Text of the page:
Upgrading Kubeapps

You can upgrade Kubeapps from the Kubeapps web interface. Select the namespace in which Kubeapps is installed (kubeapps if you followed the instructions in this guide) and click on the "Upgrade" button. Select the new version and confirm.

You can also use the Helm CLI to upgrade Kubeapps, first ensure you have updated your local chart repository cache:

helm repo update

Now upgrade Kubeapps:

export RELEASE_NAME=kubeapps
helm upgrade $RELEASE_NAME bitnami/kubeapps

If you find issues upgrading Kubeapps, check the troubleshooting section.

Uninstalling the Chart

To uninstall/delete the kubeapps deployment:

helm uninstall -n kubeapps kubeapps

# Optional: Only if there are no more instances of Kubeapps
kubectl delete crd

The first command removes most of the Kubernetes components associated with the chart and deletes the release. After that, if there are no more instances of Kubeapps in the cluster you can manually delete the CRD used by Kubeapps that is shared for the entire cluster.

NOTE: If you delete the CRD for it will delete the repositories for all the installed instances of kubeapps. This will break existing installations of kubeapps if they exist.

If you have dedicated a namespace only for Kubeapps you can completely clean remaining completed/failed jobs or any stale resources by deleting the namespace

kubectl delete namespace kubeapps


Nginx Ipv6 error

When starting the application with the --set enableIPv6=true option, the Nginx server present in the services kubeapps and kubeapps-internal-dashboard may fail with the following:

nginx: [emerg] socket() [::]:8080 failed (97: Address family not supported by protocol)

This usually means that your cluster is not compatible with IPv6. To disable it, install kubeapps with the flag: --set enableIPv6=false.

Forbidden error while installing the Chart

If during installation you run into an error similar to:

Error: release kubeapps failed: "kubeapps-apprepository-controller" is forbidden: attempt to grant extra privileges: [{[get] [batch] [cronjobs] [] []...


Error: namespaces "kubeapps" is forbidden: User "system:serviceaccount:kube-system:default" cannot get namespaces in the namespace "kubeapps"

It is possible, though uncommon, that your cluster does not have Role Based Access Control (RBAC) enabled. To check if your cluster has RBAC you can execute:

kubectl api-versions

If the above command does not include entries for you should perform the chart installation by setting rbac.create=false:

helm install --name kubeapps --namespace kubeapps bitnami/kubeapps --set rbac.create=false

Error while upgrading the Chart

It is possible that when upgrading Kubeapps an error appears. That can be caused by a breaking change in the new chart or because the current chart installation is in an inconsistent state. If you find issues upgrading Kubeapps you can follow these steps:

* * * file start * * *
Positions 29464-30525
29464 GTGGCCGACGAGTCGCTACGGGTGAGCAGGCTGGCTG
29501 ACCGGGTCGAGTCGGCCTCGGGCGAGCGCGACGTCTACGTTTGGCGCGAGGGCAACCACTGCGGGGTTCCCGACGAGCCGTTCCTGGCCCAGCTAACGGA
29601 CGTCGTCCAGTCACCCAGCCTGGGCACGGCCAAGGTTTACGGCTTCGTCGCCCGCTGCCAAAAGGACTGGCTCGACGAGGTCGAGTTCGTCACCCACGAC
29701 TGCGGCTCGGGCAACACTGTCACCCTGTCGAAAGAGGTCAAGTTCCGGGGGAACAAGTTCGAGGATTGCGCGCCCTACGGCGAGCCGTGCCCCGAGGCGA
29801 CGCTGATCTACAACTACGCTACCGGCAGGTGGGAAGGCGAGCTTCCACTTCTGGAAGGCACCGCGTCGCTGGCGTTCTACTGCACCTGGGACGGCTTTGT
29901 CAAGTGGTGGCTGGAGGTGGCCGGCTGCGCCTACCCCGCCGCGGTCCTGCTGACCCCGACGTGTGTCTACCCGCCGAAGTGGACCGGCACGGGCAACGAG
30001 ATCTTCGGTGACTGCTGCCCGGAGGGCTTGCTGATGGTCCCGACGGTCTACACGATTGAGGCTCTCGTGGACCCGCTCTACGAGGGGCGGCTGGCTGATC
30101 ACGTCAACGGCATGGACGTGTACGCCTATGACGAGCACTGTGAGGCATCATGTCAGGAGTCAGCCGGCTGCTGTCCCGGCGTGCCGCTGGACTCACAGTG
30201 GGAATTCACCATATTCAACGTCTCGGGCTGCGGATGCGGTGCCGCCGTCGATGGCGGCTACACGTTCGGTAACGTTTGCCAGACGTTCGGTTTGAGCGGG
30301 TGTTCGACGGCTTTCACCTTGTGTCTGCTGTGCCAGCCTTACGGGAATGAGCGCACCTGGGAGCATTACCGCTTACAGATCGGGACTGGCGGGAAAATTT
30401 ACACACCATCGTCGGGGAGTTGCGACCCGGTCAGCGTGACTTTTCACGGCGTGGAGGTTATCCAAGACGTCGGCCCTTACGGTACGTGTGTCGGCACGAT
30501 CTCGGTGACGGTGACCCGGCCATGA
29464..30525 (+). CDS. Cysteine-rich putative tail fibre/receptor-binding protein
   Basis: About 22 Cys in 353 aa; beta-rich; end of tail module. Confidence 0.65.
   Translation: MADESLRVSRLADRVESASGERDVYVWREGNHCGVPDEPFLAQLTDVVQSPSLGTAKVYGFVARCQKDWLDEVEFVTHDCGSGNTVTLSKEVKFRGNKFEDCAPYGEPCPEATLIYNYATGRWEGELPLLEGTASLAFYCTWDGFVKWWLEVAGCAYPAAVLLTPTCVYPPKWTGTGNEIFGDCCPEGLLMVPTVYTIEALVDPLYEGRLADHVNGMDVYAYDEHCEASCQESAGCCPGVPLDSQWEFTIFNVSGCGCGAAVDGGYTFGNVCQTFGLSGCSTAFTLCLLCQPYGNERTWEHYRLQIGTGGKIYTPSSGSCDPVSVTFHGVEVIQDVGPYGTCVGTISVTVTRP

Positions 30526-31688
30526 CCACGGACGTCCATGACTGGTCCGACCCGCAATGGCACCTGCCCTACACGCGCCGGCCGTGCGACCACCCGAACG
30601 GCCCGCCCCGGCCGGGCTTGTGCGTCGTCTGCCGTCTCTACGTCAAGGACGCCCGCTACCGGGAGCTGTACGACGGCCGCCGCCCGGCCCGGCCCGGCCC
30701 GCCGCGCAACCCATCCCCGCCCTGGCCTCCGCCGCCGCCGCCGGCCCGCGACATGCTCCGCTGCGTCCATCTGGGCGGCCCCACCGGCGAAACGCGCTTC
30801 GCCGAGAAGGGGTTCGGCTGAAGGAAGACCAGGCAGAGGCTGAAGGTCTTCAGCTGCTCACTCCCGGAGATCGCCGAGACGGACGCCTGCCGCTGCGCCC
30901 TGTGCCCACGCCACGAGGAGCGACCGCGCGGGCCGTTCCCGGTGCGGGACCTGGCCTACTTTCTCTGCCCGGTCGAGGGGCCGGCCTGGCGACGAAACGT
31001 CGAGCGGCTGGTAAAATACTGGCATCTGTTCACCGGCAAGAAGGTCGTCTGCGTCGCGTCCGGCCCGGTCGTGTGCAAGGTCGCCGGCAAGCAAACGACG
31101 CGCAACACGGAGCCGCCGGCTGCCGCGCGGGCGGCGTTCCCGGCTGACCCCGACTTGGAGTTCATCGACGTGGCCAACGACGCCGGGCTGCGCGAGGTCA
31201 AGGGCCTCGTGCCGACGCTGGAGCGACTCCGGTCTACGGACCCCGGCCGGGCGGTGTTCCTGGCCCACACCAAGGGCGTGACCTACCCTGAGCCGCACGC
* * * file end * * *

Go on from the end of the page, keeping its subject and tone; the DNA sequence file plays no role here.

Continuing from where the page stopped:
Note: This steps assume that you have installed Kubeapps in the namespace kubeapps using the name kubeapps. If that is not the case replace the command with your namespace and/or name.

Note: If you are upgrading from 1.X to 2.X see the following section.

  1. (Optional) Backup your personal repositories (if you have any):
kubectl get apprepository -A -o yaml > <repo name>.yaml
  1. Delete Kubeapps:
helm del --purge kubeapps
  1. (Optional) Delete the App Repositories CRD:

Warning: Don't execute this step if you have more than one Kubeapps installation in your cluster.

kubectl delete crd
  1. (Optional) Clean the Kubeapps namespace:

Warning: Don't execute this step if you have workloads other than Kubeapps in the kubeapps namespace.

kubectl delete namespace kubeapps
  1. Install the latest version of Kubeapps (using any custom modifications you need):
helm repo update
helm install --name kubeapps --namespace kubeapps bitnami/kubeapps
  1. (Optional) Restore any repositories you backed up in the first step:
kubectl apply -f <repo name>.yaml

After that you should be able to access the new version of Kubeapps. If the above doesn't work for you or you run into any other issues please open an issue.

Upgrading to 2.0

Kubeapps 2.0 (Chart version 4.0.0) introduces some breaking changes:

  • Helm 2 is no longer supported. If you are still using some Helm 2 charts, migrate them with the available tools. Note that some charts (but not all of them) may require to be migrated to the new Chart specification (v2). If you are facing any issue managing this migration and Kubeapps, please open a new issue!
  • MongoDB is not longer supported. Since 2.0, the only database supported is PostgreSQL.
  • PosgreSQL chart dependency has been upgraded to a new major version.

Due to the last point, it's necessary to run a command before upgrading to Kubeapps 2.0:

Note: The command below assumes that Kubeapps has been deployed in the kubeapps namespace using "kubeapps" as release name, if that's not the case, adapt the command accordingly.

kubectl delete statefulset -n kubeapps kubeapps-postgresql-master kubeapps-postgresql-slave

After that you should be able to upgrade Kubeapps as always and the database will be repopulated.